This kind of gospel has no teeth — it is a gospel that the ‘free consumers’ of religion will want to receive because it is cheap and it demands nothing of them…The gospel of culture Christianity today is a message of conformism, a message that, if not accepted, can at least be easily tolerated because it doesn’t disturb anybody. The racist can continue to be a racist, the exploiter can continue to be an exploiter. Christianity will be something that runs along life, but will not cut through it.”
In the following excerpt from James Baldwin’s first novel, Go Tell It On The Mountain, Florence, suffering from a terminal illness, has entered her brother Gabriel’s storefront black Pentecostal church in Harlem. As Florence tries to pray, she vividly recalls her mother’s faith:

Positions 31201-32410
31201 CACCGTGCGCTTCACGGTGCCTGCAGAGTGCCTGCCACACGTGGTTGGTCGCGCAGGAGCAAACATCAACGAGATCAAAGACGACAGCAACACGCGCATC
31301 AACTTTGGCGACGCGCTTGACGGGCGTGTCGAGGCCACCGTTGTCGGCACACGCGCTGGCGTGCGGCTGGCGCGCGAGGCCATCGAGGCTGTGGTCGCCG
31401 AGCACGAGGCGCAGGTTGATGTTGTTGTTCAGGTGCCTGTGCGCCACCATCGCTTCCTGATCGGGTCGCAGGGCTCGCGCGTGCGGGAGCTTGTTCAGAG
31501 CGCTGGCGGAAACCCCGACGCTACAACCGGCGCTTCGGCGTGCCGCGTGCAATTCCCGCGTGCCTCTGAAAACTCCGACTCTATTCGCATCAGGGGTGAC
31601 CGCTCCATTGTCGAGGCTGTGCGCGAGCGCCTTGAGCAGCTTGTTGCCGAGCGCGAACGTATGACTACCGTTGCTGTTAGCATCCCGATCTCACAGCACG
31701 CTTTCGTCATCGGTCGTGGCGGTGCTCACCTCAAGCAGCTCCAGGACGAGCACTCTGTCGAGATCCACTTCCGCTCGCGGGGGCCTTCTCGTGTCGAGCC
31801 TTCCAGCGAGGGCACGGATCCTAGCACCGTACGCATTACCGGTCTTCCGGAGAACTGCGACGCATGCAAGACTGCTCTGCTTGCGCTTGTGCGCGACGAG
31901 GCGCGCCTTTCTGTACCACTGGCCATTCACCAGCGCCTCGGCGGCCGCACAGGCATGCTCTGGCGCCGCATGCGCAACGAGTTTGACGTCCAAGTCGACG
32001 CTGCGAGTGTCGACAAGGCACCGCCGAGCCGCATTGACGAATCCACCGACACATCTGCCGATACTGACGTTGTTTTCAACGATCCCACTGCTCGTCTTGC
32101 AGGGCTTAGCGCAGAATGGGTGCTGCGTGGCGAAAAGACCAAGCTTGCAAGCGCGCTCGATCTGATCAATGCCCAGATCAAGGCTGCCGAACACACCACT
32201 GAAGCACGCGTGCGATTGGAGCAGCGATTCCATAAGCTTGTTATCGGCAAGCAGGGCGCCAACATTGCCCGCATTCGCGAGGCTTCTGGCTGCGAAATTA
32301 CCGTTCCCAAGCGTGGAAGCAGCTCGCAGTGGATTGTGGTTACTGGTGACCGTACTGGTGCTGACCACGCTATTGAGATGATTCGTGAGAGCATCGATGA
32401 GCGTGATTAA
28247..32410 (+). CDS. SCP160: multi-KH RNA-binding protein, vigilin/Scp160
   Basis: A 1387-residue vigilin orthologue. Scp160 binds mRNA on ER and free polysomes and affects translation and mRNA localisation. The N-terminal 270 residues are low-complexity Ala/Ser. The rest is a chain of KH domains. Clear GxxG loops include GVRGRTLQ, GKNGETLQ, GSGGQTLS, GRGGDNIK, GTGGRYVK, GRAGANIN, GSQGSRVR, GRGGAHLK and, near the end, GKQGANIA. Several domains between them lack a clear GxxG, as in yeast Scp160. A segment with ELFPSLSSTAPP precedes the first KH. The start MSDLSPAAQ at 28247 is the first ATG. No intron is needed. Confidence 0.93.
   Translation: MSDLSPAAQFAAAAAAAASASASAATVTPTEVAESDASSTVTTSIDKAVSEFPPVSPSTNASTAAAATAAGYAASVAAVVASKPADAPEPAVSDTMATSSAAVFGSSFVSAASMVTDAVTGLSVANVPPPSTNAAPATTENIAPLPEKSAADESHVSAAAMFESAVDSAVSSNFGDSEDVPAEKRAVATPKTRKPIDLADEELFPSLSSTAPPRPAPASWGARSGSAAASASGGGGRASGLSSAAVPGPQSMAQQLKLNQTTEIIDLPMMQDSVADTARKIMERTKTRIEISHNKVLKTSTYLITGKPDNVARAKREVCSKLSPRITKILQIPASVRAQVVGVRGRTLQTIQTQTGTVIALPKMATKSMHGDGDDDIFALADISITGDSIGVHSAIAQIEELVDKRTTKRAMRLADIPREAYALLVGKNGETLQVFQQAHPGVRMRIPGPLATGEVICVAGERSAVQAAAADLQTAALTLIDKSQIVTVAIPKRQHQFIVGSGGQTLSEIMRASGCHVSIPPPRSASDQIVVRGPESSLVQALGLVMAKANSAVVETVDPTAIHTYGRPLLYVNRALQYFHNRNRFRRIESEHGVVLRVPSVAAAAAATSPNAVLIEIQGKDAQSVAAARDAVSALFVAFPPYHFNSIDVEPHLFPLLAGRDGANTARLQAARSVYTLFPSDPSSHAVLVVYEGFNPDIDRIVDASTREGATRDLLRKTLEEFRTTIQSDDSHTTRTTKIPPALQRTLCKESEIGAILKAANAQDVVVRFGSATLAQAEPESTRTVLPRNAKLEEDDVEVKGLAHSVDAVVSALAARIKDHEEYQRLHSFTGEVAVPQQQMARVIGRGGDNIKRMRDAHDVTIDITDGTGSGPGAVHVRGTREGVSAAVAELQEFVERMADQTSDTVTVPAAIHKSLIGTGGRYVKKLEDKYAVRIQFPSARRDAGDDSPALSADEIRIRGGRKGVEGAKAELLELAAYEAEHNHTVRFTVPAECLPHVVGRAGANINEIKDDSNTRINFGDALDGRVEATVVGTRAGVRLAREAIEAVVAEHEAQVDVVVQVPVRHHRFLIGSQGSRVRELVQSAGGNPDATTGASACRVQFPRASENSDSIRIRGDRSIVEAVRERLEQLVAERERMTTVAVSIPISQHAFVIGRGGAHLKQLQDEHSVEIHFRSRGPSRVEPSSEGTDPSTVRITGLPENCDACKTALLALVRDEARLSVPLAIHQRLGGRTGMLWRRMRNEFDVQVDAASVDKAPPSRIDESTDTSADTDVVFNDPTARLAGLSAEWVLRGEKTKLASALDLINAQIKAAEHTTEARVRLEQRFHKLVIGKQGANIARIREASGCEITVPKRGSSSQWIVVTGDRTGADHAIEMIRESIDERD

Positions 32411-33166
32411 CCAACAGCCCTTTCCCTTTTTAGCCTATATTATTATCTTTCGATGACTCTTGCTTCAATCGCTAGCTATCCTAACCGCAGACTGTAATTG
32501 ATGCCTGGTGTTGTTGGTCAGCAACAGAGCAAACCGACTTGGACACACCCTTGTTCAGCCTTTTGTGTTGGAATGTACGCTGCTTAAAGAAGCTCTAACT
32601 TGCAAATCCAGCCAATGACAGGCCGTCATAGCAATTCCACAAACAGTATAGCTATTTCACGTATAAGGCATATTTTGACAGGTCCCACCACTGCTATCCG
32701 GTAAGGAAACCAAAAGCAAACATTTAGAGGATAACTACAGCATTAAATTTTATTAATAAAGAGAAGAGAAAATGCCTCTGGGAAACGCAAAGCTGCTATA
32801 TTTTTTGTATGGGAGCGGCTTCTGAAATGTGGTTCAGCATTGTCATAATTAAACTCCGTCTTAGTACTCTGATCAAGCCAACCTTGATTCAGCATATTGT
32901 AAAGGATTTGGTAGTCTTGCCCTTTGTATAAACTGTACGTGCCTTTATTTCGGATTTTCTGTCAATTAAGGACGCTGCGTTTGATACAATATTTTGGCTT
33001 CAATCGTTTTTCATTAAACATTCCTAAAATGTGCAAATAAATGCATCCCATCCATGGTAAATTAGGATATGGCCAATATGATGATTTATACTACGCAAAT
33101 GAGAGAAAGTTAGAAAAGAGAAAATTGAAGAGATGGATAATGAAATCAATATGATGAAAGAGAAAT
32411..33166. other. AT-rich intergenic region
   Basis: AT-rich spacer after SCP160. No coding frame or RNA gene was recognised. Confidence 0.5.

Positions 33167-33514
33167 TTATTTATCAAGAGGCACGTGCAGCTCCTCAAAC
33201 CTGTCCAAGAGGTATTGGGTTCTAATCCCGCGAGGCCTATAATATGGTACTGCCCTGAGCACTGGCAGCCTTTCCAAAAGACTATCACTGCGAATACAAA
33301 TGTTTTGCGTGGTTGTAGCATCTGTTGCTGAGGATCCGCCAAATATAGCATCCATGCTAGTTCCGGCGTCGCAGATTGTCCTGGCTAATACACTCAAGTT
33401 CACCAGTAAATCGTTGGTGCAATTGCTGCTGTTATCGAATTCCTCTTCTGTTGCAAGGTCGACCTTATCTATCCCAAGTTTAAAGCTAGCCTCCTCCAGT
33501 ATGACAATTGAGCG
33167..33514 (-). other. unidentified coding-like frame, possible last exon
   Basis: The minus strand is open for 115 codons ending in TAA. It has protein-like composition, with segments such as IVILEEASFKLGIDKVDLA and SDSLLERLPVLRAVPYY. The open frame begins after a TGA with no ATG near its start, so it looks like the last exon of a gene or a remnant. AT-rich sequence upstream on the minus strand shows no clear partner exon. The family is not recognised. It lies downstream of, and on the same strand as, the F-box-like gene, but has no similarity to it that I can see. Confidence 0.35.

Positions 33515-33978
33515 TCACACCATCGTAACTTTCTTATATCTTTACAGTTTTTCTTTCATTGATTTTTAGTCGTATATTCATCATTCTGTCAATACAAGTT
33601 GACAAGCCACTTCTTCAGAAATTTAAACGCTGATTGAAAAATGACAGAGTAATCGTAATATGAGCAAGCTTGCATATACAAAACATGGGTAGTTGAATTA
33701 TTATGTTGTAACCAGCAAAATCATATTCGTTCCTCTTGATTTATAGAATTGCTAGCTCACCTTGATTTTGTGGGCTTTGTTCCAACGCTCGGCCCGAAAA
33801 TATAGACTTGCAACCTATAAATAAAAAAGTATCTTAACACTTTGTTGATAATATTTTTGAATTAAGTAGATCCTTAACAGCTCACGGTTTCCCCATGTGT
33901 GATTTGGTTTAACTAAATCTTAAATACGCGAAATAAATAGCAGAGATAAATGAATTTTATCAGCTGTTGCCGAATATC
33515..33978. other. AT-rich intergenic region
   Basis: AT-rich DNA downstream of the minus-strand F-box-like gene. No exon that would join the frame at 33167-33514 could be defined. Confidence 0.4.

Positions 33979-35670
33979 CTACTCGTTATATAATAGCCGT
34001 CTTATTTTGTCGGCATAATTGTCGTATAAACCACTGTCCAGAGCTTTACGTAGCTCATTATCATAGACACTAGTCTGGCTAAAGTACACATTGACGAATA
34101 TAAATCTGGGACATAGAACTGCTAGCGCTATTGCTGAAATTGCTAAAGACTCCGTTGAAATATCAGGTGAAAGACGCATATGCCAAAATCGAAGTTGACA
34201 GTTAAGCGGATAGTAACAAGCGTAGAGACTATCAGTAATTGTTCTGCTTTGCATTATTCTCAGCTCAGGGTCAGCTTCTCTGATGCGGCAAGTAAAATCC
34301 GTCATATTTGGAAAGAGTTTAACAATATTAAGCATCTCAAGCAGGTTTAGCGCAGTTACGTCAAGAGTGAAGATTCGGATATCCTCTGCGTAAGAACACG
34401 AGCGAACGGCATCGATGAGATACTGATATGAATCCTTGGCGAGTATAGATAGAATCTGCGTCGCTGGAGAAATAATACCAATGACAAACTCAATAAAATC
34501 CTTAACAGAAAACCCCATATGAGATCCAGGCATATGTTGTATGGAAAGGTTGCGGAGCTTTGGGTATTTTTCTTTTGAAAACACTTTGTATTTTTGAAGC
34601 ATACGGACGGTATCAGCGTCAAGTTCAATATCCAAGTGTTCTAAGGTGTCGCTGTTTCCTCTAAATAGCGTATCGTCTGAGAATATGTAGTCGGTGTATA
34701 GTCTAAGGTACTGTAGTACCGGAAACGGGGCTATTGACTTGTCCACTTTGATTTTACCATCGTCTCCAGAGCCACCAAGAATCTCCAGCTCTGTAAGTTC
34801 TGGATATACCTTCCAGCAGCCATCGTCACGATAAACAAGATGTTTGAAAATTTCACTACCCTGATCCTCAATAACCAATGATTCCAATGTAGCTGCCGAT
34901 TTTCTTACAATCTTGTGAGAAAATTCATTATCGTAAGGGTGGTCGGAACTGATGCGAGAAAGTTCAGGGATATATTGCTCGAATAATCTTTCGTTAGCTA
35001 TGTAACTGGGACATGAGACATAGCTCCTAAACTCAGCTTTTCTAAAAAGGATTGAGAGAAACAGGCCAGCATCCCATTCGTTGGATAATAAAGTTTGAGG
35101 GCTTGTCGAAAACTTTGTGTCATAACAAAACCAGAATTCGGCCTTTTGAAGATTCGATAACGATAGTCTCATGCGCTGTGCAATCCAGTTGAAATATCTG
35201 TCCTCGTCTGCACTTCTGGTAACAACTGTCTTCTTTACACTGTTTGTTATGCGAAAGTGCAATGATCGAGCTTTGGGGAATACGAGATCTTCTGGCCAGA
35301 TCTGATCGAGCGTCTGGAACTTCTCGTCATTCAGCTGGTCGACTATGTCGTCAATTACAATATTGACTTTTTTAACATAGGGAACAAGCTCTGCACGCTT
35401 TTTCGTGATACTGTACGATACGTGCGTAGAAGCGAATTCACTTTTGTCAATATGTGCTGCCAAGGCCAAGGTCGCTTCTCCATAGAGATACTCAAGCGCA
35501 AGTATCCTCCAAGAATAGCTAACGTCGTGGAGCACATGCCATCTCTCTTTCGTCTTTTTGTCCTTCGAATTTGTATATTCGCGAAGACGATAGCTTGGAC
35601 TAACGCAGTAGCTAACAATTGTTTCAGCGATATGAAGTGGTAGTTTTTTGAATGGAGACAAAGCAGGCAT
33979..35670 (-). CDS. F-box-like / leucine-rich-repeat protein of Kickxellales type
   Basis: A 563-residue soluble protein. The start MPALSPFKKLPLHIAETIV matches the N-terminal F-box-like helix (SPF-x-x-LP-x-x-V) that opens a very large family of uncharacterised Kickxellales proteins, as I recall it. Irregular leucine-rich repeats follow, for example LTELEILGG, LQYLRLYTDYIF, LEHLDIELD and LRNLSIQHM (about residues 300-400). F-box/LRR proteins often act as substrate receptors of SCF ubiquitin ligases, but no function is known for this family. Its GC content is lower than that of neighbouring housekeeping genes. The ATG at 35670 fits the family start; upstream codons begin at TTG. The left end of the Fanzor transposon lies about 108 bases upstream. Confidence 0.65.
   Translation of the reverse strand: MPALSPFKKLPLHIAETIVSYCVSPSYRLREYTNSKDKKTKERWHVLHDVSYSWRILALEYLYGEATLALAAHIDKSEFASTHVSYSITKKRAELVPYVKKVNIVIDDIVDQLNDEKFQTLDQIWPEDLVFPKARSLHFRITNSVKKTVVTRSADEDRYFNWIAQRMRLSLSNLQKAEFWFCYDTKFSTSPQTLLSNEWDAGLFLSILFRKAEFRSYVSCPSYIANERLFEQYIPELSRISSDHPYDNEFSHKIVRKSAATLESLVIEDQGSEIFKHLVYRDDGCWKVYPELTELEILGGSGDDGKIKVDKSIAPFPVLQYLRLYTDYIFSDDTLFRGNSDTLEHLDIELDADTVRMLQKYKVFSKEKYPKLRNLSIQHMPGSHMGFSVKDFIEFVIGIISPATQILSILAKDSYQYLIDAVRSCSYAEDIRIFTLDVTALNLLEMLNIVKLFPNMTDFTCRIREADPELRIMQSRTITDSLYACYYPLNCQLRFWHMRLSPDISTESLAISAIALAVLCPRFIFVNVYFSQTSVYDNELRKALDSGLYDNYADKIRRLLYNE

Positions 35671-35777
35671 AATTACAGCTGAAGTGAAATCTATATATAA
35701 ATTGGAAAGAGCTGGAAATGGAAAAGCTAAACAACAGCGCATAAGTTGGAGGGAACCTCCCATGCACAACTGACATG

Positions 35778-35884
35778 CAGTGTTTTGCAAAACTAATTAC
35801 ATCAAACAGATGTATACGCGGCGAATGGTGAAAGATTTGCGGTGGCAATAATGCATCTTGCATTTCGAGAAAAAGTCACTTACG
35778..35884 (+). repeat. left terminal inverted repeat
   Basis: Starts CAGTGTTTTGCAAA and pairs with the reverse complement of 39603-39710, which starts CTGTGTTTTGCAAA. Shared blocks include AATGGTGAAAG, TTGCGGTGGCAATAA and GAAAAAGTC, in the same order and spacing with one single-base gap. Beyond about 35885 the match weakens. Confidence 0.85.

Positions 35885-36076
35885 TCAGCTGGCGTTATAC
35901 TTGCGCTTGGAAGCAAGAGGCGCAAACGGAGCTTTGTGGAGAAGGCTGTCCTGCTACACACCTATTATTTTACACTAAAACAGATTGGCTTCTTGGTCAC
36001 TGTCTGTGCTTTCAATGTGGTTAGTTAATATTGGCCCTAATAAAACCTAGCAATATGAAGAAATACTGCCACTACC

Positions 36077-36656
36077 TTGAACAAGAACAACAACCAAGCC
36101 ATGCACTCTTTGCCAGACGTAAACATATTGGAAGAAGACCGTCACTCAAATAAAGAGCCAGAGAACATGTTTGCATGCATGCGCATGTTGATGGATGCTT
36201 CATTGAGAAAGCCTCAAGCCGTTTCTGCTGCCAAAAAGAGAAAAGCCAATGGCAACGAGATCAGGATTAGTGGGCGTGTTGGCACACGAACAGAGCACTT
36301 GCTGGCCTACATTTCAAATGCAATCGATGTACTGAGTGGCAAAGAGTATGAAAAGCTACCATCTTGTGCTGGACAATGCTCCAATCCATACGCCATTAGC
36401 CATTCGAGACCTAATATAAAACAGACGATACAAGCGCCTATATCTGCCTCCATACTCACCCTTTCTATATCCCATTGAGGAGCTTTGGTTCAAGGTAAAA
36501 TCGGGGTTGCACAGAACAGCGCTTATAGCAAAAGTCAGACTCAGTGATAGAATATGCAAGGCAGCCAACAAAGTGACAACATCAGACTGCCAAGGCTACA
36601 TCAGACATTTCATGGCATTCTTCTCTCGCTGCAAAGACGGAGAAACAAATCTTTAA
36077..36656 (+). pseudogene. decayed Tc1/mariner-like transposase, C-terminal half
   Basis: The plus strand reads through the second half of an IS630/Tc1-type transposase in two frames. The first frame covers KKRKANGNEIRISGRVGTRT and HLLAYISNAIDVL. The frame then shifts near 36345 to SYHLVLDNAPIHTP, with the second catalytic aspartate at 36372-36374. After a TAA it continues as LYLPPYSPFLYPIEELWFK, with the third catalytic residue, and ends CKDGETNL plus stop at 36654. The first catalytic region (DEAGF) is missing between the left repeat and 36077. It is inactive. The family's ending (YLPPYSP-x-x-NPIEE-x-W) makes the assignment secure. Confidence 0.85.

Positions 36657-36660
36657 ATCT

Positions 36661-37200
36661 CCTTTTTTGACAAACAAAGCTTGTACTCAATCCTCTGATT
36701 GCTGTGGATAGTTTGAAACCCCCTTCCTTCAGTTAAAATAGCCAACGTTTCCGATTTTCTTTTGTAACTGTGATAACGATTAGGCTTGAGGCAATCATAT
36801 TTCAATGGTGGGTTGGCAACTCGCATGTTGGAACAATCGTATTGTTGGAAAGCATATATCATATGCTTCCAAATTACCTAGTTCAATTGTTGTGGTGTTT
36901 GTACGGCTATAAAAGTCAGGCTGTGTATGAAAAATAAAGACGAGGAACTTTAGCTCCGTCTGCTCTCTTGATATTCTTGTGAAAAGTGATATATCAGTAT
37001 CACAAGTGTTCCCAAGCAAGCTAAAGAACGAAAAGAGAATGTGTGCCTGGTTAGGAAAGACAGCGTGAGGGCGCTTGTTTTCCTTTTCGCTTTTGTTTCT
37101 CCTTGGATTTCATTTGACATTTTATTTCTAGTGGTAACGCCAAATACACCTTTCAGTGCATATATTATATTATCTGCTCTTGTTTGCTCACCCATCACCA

‘Dear Father’—it was her mother praying—‘we come before You on our knees this evening to ask You to watch over us and hold back the hand of the destroying angel. Lord, sprinkle the doorpost of this house with the blood of the Lamb to keep all the wicked men away, Lord, we praying for every mother’s son and daughter everywhere in the world but we want You to take special care of this girl here to-night, Lord, and don’t let no evil come nigh her. We know you’s able to do it, Lord, in Jesus’ name, Amen.’